There were a lot of other weird and interesting video formats that never made it. There was CED, which was a video disk that looked like a vinyl record and even used a stylus like one. There was also Video 2000, which had video tapes that resembled audio cassettes that could even be turned over and used on the other side, and it had some cool ahead-of-its-time features like being able to pause and fast-scan without noise bars on the screen and not needing a tracking adjustment. But it failed because Beta and VHS were already taking hold and the design had significant technical and compatibility issues.

Quote
Also apparently they tried to introduce a vinyl movie format in the 80's but it failed.

Ah yeah, that could have been CED or something similar.
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Re: Audio cassettes still alive
« Reply #9 on: September 13, 2016, 07:07:37 am »
I always thought that the plastic at the ends of the tape was in case some tape content gets lost during recording but that didn't make much sense lol considering the recording wouldn't be able to reach those ends either way. :P

Personally I always used boomboxes or walkmans with slow fast forward, so I never got worried as much about tape destruction, but I once had a tape recorder with a mic and it fast forwarded so fast that near the end I took no chance and stopped early lol.

And yeah about VCR's I noticed that newer ones slowed down when reaching the tape's end, which is a good thing. One thing I always wondered, though, about VHS tapes, is if it was dangerous for the tape if you pressed rewind while the tape was playing rather than pressing stop then rewind, or rewinding then fast forwarding back and forth. As for VCRs destroying my tapes I never saw that happen to any owned by myself or my mom, the only time a VCR failed it just stopped powering on and the time wasn't showing up at all. It might just have been the cord.

ALso lol I thought laserdisc was digital or at least something close, due to how they seemed to look like CDs rather than vinyl records. Did they have grooves or something? Also analog is a good thing if recorded with no quality loss or minimal one, because it often results into much better quality than DVD or even blu-ray sometimes. ALso, for people who use rabbit ears with a digital converter, the image quality is much better than some set top cable/satellite boxes because the signal isn't compressed. But the signal has to be good.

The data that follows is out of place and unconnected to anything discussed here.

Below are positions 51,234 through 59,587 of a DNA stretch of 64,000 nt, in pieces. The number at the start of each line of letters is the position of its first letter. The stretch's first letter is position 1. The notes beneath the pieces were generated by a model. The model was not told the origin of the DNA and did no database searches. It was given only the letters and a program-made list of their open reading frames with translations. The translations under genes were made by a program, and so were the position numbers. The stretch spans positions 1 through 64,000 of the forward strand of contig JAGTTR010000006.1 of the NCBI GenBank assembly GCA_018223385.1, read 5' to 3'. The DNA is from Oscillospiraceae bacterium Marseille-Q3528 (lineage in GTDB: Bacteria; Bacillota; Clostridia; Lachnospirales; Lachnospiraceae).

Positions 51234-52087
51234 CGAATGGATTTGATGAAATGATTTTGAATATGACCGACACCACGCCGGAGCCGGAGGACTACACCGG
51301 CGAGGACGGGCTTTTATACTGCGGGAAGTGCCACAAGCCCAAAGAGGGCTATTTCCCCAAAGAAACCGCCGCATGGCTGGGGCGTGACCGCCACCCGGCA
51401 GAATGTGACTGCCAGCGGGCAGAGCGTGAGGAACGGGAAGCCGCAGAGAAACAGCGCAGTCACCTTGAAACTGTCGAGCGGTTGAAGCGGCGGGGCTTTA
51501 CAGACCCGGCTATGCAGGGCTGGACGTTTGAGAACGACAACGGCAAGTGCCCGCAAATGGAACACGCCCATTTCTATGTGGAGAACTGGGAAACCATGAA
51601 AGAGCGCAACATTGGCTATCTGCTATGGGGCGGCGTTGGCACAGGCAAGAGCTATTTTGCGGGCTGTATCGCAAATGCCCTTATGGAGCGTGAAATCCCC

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Re: Audio cassettes still alive
« Reply #10 on: September 13, 2016, 07:15:57 am »
There's something about slamming a cassette into the player and hearing it go click, and it coming on instantly, especially when you're in a car
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Re: Audio cassettes still alive
« Reply #11 on: September 13, 2016, 07:26:10 am »
Yeah true. I wonder when they stopped making cars with cassette players by the way?

As for myself, one thing I liked is how the song started playing instantly. But seriously, having to find the song was a chore lol.
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Offline Travis

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Re: Audio cassettes still alive
« Reply #12 on: September 13, 2016, 10:12:03 am »
Quote
Personally I always used boomboxes or walkmans with slow fast forward, so I never got worried as much about tape destruction, but I once had a tape recorder with a mic and it fast forwarded so fast that near the end I took no chance and stopped early lol.

Some tape recorders with high-speed playback that I've had or used could be put in high speed while in rewind, making the tape rewind super fast, which was kind of cool when I was in a hurry. :P

Quote
And yeah about VCR's I noticed that newer ones slowed down when reaching the tape's end, which is a good thing. One thing I always wondered, though, about VHS tapes, is if it was dangerous for the tape if you pressed rewind while the tape was playing rather than pressing stop then rewind, or rewinding then fast forwarding back and forth. As for VCRs destroying my tapes I never saw that happen to any owned by myself or my mom, the only time a VCR failed it just stopped powering on and the time wasn't showing up at all. It might just have been the cord.

Ideally, VCRs are designed to treat the tape well when switching modes. Even when you press buttons really fast, the CPU remembers all the pending mechanical operations and finishes them properly in order, which is a lot better than the annoying DVD players which just flat out ignore you if you press something while they're busy. 9_9 But like all mechanical devices, there's always a chance that something can go wrong, and I would guess that when the tape is stopped and started or changed direction often, the probability of failure goes up a tiny bit further each time. The vast majority of the time everything's fine even if you do it a lot. But eventually something breaks someday and you can end up in a mess. Rubber idler wheels or pinch rollers go bad after a while, a belt can break, etc. I've had things like this happen, and then the tape gets stuck in the VCR with the tape eaten because the firmware tries to safely reel it back in but can't because the mechanism broke and there's nothing the code can do about it. I've also occasionally seen the tape snag or come off the guides in fast-forward/rewind playback and get damaged, usually from a crappy-quality late-model VCR or one where mechanical parts are getting loose or going bad in some way. With the required precision and complexity being so high, it's kind of amazing they're actually as reliable as they are most of the time, sort of like computer hard drives.